I’m not sure how much time goes by when Bomb whispers over my shoulder. “Thunderbird.”
I laugh and turn my head. I don’t have to turn it far, her cheek is practically right up against mine. “Yeah, baby. Thunderbird, American style. The 1956 Triumph Blackbird. I want ravens and rooks. And skulls and smoke. All done up in black and red. But first, I want the Shrike Bikes version of the Blackbird. And this is it.” I stop talking so I can stare at her lips for a moment. She licks them and I almost die. I reluctantly drag my eyes up to her heated stare. Her opinion of me has changed since I came in this room. I rip the page out of the notebook and set it on the counter. “Will you do it?”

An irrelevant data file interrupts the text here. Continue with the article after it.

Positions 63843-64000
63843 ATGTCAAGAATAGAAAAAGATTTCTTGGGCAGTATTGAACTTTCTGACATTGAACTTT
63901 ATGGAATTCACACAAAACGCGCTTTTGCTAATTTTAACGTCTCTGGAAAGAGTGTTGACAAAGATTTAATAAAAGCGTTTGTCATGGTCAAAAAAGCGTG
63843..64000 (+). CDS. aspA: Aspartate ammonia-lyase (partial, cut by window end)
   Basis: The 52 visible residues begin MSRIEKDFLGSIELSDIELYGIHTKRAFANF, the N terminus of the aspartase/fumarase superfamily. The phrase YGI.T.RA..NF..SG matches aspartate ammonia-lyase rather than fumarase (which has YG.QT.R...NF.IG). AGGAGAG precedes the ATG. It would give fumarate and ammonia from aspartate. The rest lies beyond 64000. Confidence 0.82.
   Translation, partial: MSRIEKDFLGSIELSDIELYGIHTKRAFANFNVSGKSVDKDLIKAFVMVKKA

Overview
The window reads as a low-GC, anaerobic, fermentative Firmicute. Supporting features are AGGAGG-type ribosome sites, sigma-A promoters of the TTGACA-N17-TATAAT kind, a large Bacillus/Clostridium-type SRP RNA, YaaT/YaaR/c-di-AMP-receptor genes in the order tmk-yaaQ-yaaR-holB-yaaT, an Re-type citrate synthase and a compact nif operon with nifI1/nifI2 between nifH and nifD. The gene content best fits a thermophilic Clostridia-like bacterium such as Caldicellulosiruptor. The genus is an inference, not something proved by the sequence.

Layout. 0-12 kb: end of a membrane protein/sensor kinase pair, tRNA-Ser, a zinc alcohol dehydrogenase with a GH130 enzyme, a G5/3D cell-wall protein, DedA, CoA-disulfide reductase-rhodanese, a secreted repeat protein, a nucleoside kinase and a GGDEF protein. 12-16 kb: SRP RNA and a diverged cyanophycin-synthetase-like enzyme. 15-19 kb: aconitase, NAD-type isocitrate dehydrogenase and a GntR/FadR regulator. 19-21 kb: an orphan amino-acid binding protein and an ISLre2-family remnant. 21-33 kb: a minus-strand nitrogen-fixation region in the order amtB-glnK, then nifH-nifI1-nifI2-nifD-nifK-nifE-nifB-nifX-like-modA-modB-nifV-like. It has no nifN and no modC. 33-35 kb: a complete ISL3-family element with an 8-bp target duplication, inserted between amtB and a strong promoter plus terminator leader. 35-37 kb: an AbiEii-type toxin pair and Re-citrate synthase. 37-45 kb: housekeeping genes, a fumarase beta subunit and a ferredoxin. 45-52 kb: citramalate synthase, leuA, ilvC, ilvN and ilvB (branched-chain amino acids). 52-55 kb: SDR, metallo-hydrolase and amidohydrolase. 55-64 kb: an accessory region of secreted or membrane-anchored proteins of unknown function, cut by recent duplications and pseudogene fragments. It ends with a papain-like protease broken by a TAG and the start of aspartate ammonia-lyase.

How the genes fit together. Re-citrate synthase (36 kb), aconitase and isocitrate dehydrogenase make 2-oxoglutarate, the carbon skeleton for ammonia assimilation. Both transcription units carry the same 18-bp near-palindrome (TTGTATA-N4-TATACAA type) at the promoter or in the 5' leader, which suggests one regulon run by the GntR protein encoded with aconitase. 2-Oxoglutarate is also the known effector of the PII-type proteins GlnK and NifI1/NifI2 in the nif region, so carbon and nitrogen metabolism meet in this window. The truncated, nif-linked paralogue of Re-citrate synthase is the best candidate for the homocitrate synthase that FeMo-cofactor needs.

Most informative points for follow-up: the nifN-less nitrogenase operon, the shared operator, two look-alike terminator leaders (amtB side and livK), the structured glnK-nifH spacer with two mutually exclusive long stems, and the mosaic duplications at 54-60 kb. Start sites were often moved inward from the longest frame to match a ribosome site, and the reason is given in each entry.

She lets out a breath, like she was holding it in. “I’d need to plan it properly, Spencer.”
The sound of my name coming out of her mouth gives me the chills. “Of course.”
“You’d need to help me,” she continues in a whisper.
“I’d have it no other way.”
“I might need a model.” She licks her lips again.
“I have the perfect specimen at home in my garage.”
“You have a ‘56 Blackbird?”
“I do. You should come see it, get a feel for it between your legs. Get a feel for me as well.”